The gym has also changed my weekly workout plan.  Here’s what this week looked like for me, in workouts:

Sunday: Elliptical trainer (35 minutes, with Andrew)

Monday: Yard work/hauling wood (youth group service project)

Elder Homes   556043_10151318630033553_998197572_n

Tuesday: Walk (60 minutes, with my friend Kate)

(We walked to Maymont and got to see the goats… I. Love. Goats.  I ask Andrew at least once a month if we can get one.  So far he’s only been opposed to the idea.)

goat

Wednesday: Cycle class (45 minutes, with little bro Ross)

Thursday: Rest

Friday: Treadmill run (40 minutes, intervals + warm-up/cool-down)

treadmill

Saturday: Weights (I’m planning to, anyway…it’s only 8 a.m.)

Looking back I had lots of social workouts this week, which is rare for me, but I definitely enjoyed it.  I’m also really feeling the group fitness classes at the gym–being surrounded by other people is good motivation not to cut a workout short!

Clearly my weekly exercise plan is changing with our gym membership.  I am looking forward to shaking up my routine and trying new activities… though running is still my first (fitness) love. 🙂

Do you prefer to workout at a gym or at home/outside?

No Excuse Workout

If you and I are friends on Facebook, you may have seen this in your news feed yesterday morning:

cold running

As much as I love running (and all my fantastic cold weather running gear), some days I simply cannot motivate myself to get out the door.  One winter in college, I was training for a half marathon with my good friend and housemate Kate.  Kate’s bedroom was downstairs, and mine was upstairs, and we made a rule that if one of us wanted to bail on the morning run, we had to tell the other person face-to-face–no texting and no instant messaging (side note: remember when AIM was a thing and everyone was on it all the time?)  Often the hardest part of the run was just getting out of bed when the alarm went off at 5:45 a.m., so by eliminating the option of sending a text message saying, “I really need another hour of sleep,” we had better accountability.  We knew that if we could just get ourselves up and out the door, the run itself would be no problem.

One cold morning, my alarm buzzed, and it took everything inside me to put my feet on the floor (Okay, that’s pretty dramatic.  I really didn’t want to get out of bed, all right?)  I got dressed, walked downstairs, and acknowledged Kate, the whole time thinking, “Once I get out the door, I’ll be ready to go.”  Kate and I stepped outside, walked down the sidewalk towards the street, prepared our watches to start timing the run, and as we stood in the middle of the road, one of us (I honestly can’t remember who) said,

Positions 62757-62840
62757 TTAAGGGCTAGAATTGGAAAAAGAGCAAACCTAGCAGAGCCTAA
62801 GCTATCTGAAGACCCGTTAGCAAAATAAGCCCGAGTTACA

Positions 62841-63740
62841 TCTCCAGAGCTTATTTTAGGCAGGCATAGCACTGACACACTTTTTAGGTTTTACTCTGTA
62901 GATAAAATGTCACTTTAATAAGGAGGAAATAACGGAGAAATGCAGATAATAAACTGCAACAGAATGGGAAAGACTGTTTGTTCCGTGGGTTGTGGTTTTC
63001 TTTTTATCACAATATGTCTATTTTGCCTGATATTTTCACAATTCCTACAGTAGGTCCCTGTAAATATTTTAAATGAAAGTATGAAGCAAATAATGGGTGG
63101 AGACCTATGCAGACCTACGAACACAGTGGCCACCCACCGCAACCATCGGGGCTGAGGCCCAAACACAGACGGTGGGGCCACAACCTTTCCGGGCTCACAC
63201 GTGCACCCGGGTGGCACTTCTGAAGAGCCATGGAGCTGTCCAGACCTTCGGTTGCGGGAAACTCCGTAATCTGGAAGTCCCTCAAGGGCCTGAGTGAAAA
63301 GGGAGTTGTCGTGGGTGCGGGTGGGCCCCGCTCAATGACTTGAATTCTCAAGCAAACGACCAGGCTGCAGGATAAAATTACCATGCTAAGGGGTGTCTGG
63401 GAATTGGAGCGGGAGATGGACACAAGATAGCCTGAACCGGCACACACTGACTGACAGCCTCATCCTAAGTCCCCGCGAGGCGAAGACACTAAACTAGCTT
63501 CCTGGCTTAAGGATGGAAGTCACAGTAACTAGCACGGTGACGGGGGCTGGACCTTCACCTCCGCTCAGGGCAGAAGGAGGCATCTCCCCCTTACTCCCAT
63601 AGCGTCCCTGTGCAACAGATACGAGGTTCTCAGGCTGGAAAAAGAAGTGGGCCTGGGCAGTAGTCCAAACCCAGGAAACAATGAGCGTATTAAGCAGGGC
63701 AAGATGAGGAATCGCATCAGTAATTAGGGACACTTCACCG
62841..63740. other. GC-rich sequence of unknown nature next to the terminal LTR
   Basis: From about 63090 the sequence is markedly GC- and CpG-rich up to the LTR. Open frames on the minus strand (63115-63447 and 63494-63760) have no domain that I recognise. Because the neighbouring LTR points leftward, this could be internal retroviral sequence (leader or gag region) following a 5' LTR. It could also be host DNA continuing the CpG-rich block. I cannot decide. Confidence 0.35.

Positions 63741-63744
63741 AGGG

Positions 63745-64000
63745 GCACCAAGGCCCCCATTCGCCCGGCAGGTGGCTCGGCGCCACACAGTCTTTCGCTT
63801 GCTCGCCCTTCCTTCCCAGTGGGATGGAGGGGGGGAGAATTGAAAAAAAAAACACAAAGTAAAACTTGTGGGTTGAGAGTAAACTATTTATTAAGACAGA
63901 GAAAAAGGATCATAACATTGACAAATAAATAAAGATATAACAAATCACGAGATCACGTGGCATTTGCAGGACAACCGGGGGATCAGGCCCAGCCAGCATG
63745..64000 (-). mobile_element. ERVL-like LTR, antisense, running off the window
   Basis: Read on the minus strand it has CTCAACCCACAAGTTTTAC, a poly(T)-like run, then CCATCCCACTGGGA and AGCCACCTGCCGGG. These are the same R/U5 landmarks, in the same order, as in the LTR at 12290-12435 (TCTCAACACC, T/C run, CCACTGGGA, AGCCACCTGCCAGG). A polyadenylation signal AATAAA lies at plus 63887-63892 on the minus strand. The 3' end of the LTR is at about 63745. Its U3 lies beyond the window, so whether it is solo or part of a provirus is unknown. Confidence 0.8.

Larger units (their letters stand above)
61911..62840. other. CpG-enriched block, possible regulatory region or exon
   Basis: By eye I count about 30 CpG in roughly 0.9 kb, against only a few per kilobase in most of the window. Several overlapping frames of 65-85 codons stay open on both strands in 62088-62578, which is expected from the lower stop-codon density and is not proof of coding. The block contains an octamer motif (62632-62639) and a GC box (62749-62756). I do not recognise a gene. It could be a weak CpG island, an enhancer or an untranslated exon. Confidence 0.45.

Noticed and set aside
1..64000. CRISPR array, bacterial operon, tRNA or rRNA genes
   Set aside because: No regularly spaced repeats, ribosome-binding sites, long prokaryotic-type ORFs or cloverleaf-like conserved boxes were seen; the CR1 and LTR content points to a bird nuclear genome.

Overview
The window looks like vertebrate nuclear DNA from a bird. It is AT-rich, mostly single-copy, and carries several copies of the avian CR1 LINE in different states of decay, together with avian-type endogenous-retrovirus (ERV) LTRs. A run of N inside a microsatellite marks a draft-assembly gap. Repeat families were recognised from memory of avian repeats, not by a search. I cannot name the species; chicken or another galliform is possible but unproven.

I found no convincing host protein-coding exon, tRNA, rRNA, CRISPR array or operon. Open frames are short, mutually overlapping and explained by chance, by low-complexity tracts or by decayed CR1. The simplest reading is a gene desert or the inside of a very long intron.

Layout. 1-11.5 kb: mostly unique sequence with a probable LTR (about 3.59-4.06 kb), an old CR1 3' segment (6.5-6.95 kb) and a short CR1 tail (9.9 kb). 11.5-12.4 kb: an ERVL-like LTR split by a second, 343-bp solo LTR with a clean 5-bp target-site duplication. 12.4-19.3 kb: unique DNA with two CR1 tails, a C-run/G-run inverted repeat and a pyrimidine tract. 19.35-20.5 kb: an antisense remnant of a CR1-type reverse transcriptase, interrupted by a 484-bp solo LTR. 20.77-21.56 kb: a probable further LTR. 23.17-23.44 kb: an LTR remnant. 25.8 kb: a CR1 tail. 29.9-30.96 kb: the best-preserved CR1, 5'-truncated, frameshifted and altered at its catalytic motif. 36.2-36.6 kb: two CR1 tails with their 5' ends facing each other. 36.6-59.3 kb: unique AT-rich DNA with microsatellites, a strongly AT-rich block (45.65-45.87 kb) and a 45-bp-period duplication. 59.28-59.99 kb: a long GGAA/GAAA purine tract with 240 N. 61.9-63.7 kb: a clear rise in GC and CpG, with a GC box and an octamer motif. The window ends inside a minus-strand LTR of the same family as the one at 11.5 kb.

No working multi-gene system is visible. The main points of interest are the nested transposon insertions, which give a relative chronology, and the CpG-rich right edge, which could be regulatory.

“I really don’t want to do this.”

And the other said, “Neither do I.”

And we walked back inside, put our pajamas back on, and crawled back in bed.

My point is this: sometimes the run simply is not going to happen.

What then?  Do you climb back in bed, sleep lightly for 30 more minutes, then at 4 p.m. regret not working out because you know you feel better when you do?  Well, despite the implication of my Facebook post from yesterday, I did squeeze in a 30 minute cardiovascular workout…from the comfort of my living room.  I’d like to share with you that workout as part of what I hope to make an ongoing series of “No Excuse Workouts”–those you can do in your living room, with little or no equipment, or when you are short on time–because, hey, we all have those days. 🙂

_______________________________________________________________

The Excuse: It’s 16 degrees outside, and I want to hear “Today’s Professionals” on the Today Show give their unprofessional opinions on whether it matters if Beyonce lip-synced at President Obama’s inauguration.

The Workout:  No Rope-Jump Rope Cardio Circuits

Perform the following exercises for 1 minute each:

Jumping Jacks

Jump Rope

Mountain Climbers

Jump Rope

Butt Kicks

Jump Rope

Plank Jacks

Jump Rope

High Knees

Jump Rope

Repeat twice (complete the cycle a total of 3 times.)

The key is to keep moving to keep your heart rate up.  Can’t do plank jacks for an entire minute?  Go for as long as you can (then 5 seconds more because you can probably last longer than you think!), then jog in place until the minute is up.  Just keep moving!

DSCN7278Thumbs up for a pre-makeup living room workout 😉

You’ve completed your 30 minutes of physical activity for the day, you didn’t have to suffer the cold outdoors, and you now know that Star Jones was “inspired” by Beyonce’s rendition of the National Anthem, lip-syncing or not.

beyonce-inauguration-2013(Photo source)

Win, win, win. 😉